The Nets and Philadelphia 76ers have completed a blockbuster deal that ends James Harden’s tenure in Brooklyn and sends Ben Simmons to Kings County.
The Sixers also send Seth Curry, Andre Drummond and two first-round picks to the Nets alongside Simmons, in exchange for Harden and Paul Millsap.
It ends a weeks-long saga around speculation that Harden had grown increasingly unhappy in Brooklyn and caps a somewhat disappointing end to the “Big 3” era for the Nets.
The picks included in the deal are the Sixers 2022 first-round pick unprotected and a 2027 first-round selection that is protected 1-to-8, according to Adrian Wojnarowski. The Nets will be able to defer the 2022 pick to 2023.
“We are thrilled to welcome Ben, Seth, Andre and their families to Brooklyn,” Nets General Manager Sean Marks said in a statement. “Ben is an All-NBA and All-Defensive player with elite playmaking abilities, while Seth has proven to consistently be one of the league’s best 3-point shooters and Andre has been one of the league’s top rebounders for the last decade. Together, the three will enhance our core by providing versatility and depth on both ends of the floor while better balancing our roster.
“The decision to trade James was a difficult one, however after recent discussions with him and his representatives we felt that this move would be best for all involved, as it better positions us to achieve our goals this season and in the years ahead. We appreciate everything that James has done for our organization both on and off the court and wish him, Paul and DeAndre’ the best moving forward.”
The deal came with less than two hours to go before the NBA’s 3 p.m. trade deadline as word began to break that Simmon’s camp was optimistic that something was going to happen. The Nets and Sixers’ deal had reportedly been hung up over Brooklyn’s desire to include Matisse Thybulle in the deal.
The additions of Simmons, Curry, and Drummond will provide some much-needed relief for a Nets team that has dealt with a slew of injuries to their starters and rotation players over the past few months. It also ends a standoff between Simmons and the Sixers.
Simmons will continue to work with his therapist to prepare for Brooklyn, ESPN’s Romona Shelburne reported. He has not played for Philly this season in part because he was not mentally ready to suit up.
One source told Shelburne that it was “a work in progress” and that he was looking forward to the change of scenery. Simmons and Kevin Durant have already spoken.
Brooklyn’s “Big 3” era ended a little more than a year after Nets general manager Sean Marks brought Harden in to join Durant and Kyrie Irving in January of 2021. The Nets traded Jarrett Allen, Taurean Prince, Caris LeVert, Rodions Kurucs, and three first-round draft picks as part of the package to add Harden to their roster.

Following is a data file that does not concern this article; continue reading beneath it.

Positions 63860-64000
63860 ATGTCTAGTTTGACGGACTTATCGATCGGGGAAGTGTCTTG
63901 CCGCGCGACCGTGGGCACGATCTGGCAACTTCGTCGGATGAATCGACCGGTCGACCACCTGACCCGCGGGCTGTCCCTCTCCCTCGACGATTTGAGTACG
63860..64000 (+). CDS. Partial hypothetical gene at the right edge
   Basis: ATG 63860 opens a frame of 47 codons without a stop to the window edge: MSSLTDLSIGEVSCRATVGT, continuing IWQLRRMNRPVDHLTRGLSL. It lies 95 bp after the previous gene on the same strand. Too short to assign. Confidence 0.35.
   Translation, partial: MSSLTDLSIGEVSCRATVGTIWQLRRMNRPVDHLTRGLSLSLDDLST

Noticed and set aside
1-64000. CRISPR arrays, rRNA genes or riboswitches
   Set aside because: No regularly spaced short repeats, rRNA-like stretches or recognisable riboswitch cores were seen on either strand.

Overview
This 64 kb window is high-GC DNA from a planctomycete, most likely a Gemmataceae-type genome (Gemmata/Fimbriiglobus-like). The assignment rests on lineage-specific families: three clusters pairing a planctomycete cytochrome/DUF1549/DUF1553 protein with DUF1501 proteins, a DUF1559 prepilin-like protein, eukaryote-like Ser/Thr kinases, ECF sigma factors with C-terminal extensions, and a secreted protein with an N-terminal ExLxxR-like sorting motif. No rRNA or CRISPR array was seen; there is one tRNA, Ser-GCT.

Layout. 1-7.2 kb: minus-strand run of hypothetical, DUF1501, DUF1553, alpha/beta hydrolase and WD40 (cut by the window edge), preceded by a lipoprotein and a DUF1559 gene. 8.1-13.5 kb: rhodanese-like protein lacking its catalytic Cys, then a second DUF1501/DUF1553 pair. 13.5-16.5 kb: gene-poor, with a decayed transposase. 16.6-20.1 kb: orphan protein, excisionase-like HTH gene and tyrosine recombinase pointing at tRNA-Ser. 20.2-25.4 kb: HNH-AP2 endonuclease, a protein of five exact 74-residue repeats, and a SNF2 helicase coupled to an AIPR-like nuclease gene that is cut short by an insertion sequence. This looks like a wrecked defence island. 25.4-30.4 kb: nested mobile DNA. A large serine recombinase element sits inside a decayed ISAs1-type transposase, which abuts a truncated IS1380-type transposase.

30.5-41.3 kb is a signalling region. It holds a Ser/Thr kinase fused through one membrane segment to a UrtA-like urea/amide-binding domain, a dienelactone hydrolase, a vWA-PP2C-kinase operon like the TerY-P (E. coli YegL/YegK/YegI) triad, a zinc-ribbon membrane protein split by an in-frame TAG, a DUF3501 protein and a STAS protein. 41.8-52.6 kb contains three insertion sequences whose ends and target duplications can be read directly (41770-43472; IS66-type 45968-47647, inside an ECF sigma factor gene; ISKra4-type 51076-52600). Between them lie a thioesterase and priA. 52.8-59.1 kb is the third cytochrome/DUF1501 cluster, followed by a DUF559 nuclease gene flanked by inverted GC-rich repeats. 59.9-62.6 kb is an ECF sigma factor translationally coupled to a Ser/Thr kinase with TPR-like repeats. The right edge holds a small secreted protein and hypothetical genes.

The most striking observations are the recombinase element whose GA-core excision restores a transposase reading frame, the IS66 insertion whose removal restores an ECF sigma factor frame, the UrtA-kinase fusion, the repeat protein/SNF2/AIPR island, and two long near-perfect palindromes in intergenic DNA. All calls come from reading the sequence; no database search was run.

However, things never fully went according to the plan everyone expected it to as injuries and COVID severely limited their time on the court together.
When all was said and done, Durant, Irving, and Harden played together in just 16 games over the past two seasons and went 13-3 in that time. Perhaps their best performance this season came in Chicago in early January, when the Nets topped the Chicago Bulls in resounding, with all three in the lineup.
Things progressively deteriorated after that. Durant suffered an MCL sprain on Jan. 15 against New Orleans and hasn’t played since. Injuries to LaMarcus Aldridge, Nic Claxton and the ongoing recovery of Joe Harris, coupled with Irving’s part-time status due to being unvaccinated, added more pressure on Harden’s shoulders.
The Nets have gone 2-10 since the Durant injury as well and dropped nine straight games.
The deal finally came together after weeks of speculation culminated in a rapid change of direction for both the Sixers and Nets. In mid-January, reports surfaced that there was a growing belief inside the Sixers’ front office that Harden was open to leaving Brooklyn and that they would have a strong chance at getting him during the offseason.
The situation picked up steam after a Jan. 25 report that Harden had grown frustrated with the situation in Brooklyn from the team’s rotation to Kyrie Irving’s part-time status to his life in Kings County. Harden tried to downplay the report at the time but did acknowledge he was “frustrated” because the team had been losing.
In the midst of ongoing speculation, Harden dealt with injuries to his hand and hamstring that forced him off the court. Harden missed the Nets’ final three games before the trade because of tightness in his left hamstring.
Simmons has dealt with his own issues in Philadelphia since Game 7 against the Atlanta Hawks last season. He demanded a trade out of the “City of Brotherly Love” in the offseason and when that didn’t occur he held out at the start of the year.
Simmons did briefly return but never played and eventually told the team he was not mentally ready to step on the court.